Term Limit Supreme Court Justices

Hugh J. Campbell

Hugh J. Campbell Son of a steelworker, Philadelphia, Pa.

The Washington Post article Why it’s time to get serious about Supreme Court term limits focuses on the politicization resulting from the open SCOTUS seat after Antonin Scalia's death and that nearly every other country in the world subjects their high court justices to limited terms or mandatory retirement ages.

There is widespread support for term limits among the general public. In 2015, two-thirds of Americans supported a 10-year term limit on Supreme Court justices, according to a Reuters-Ipsos poll. Only 17 percent said they supported life tenure. Sixty-six percent of Democrats and 74 percent of Republicans supported the proposal - a strong, and rare, show of bipartisanship.

"The Constitution was written at a time when life tenure meant living into your 50s because that's what life expectancy was," legal analyst Jeffrey Toobin, author of two books on the Supreme Court, has noted. "Thirty-year tenures are not what the framers had in mind."

Term Limits would mean a court that more accurately reflects the changes and judgments of the society.

Forcing Trump to make recess appointments would create SCOTUS term limits of as short as less than one year, thereby putting the proverbial “gun to the head” of the establishment to seriously consider a constitutional amendment which is necessary for supreme court justice term limits.


***

Hugh Campbell is a seasoned financial professional, currently providing subject matter expertise on a variety of regulatory topics, including the Dodd-Frank Act, the Foreign Account Tax Compliance Act (FATCA) and overall compliance monitoring. Hugh has previously held positions as Chief Risk Officer (CRO), Chief Audit Executive (CAE) and Director of Sarbanes-Oxley (SOX) Compliance.

Posted In: Union Matters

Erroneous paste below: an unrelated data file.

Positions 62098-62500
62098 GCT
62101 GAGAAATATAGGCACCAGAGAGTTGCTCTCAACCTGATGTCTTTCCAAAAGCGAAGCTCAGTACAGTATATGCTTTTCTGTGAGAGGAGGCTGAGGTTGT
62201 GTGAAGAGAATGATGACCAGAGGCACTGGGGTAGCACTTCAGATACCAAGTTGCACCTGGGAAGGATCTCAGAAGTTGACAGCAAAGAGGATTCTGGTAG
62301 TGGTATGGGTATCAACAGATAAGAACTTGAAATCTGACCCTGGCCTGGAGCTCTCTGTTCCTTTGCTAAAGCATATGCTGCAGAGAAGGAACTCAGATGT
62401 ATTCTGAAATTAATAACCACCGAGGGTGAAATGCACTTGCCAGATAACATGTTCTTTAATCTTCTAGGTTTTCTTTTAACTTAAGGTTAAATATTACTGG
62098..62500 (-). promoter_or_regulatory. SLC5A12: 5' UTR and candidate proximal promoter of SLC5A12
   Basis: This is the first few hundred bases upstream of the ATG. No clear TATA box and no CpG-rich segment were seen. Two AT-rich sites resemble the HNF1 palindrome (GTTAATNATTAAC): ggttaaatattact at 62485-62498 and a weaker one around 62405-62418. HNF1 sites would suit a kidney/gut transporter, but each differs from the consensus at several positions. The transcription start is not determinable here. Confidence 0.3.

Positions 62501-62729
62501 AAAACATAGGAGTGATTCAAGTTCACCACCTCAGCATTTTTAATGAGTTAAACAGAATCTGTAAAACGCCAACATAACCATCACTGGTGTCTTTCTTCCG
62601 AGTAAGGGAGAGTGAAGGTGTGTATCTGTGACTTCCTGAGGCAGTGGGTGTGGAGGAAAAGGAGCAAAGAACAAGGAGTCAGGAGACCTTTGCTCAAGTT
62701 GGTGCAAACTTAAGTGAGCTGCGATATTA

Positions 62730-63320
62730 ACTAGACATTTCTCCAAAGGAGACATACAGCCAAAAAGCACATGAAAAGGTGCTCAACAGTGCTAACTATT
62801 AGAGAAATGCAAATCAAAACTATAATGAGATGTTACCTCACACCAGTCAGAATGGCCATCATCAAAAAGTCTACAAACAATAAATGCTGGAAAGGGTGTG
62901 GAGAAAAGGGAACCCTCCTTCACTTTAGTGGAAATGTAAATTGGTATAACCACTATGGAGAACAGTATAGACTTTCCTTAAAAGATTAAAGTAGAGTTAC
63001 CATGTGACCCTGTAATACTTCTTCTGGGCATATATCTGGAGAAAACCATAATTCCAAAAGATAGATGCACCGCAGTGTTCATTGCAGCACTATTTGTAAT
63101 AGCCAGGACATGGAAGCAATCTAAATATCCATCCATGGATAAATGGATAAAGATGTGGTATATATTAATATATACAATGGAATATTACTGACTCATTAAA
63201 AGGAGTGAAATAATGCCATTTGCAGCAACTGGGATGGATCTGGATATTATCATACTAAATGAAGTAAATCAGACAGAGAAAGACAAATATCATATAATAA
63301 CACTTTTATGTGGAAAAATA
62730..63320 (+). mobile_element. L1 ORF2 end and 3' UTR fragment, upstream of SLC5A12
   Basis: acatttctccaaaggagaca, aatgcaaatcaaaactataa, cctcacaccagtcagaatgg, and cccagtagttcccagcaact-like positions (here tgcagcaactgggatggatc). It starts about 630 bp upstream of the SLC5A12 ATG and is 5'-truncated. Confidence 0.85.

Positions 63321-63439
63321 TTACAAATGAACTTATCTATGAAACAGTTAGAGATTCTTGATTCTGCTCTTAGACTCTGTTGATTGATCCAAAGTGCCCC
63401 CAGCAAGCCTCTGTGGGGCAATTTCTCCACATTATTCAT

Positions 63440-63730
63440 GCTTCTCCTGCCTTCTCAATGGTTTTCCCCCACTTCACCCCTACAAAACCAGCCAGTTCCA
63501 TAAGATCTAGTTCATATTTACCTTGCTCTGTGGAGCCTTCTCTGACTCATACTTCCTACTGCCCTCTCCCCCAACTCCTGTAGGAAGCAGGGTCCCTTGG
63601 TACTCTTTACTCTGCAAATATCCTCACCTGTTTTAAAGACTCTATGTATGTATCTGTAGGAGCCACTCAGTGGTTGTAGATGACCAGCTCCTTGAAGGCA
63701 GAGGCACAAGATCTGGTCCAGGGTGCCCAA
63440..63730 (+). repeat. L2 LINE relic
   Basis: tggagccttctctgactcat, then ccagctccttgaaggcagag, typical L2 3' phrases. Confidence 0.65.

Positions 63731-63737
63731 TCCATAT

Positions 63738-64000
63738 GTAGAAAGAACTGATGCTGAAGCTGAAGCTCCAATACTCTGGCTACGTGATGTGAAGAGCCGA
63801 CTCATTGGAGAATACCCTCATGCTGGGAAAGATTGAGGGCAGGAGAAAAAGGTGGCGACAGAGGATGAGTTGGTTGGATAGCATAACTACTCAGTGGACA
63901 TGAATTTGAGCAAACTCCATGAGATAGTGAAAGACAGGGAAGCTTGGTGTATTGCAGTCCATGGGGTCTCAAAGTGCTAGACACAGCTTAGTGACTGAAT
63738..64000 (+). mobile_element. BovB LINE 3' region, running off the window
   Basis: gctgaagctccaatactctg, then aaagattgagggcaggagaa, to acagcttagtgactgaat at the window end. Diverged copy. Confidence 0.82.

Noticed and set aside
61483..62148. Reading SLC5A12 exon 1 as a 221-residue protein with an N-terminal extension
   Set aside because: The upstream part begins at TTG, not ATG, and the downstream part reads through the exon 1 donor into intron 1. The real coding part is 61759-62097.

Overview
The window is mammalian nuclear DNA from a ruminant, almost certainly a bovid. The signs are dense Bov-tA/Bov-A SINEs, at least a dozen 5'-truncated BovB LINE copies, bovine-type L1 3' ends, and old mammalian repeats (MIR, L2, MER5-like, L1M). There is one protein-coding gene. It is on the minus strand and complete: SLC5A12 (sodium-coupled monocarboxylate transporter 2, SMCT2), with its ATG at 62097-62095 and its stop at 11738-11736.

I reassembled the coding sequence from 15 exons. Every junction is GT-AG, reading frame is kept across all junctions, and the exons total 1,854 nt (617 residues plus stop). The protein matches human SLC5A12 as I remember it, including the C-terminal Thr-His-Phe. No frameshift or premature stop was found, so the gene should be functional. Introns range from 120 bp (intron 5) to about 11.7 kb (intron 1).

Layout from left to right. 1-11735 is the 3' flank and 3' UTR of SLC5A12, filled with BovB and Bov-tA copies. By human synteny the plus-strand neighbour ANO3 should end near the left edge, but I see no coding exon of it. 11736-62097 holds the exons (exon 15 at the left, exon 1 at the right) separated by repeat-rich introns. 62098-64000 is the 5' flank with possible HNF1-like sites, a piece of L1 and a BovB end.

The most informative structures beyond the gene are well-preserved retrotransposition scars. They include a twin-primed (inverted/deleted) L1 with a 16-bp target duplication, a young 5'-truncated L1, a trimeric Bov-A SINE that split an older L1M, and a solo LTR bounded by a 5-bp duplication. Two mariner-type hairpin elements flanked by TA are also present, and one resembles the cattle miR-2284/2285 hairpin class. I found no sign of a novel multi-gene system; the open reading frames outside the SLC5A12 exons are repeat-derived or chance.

Union Matters

A Just, Inclusive and Sustainable Economy

From the AFL-CIO

This week, labor leaders from across the country descended on New Orleans to map out the path ahead for our movement. From trade and public education to equal pay and paid leave to back pay for federal contract workers and bargaining power for all, the AFL-CIO Executive Council tackled the issues that will define working people’s fight for economic justice in 2019 and beyond.

Sending waves through Washington yesterday, the Executive Council’s most notable decision was its announcement that, “if the administration insists on a premature vote on the new NAFTA in its current form, we will have no choice but to oppose it.” Here are a few highlights from the statement:

  • Trade policy must be judged by whether it leads to a just, inclusive and sustainable economy....By that measure, the North American Free Trade Agreement (NAFTA), which has driven the outsourcing of so many good jobs, has been a catastrophic failure. More than 850,000 U.S. jobs were shipped overseas under NAFTA between 1993 and 2013.
  • By design, NAFTA distorted power relationships in favor of global employers over workers, weakened worker bargaining power and encouraged the de-industrialization of the U.S. economy.
  • After a quarter-century of this race to the bottom, workers in all three NAFTA countries find it more difficult to form unions and negotiate collective bargaining agreements.
  • The NAFTA renegotiation requires strong labor rights provisions and strong enforcement provisions that as of today are not yet in the agreement.
  • The current effort by the business community to pass the new NAFTA is premature, and if it continues, we will be forced to mobilize to defeat it, just as we mobilized to kill the Trans-Pacific Partnership.

***

More ...

New NAFTA Must Create an Economy for All

New NAFTA Must Create an Economy for All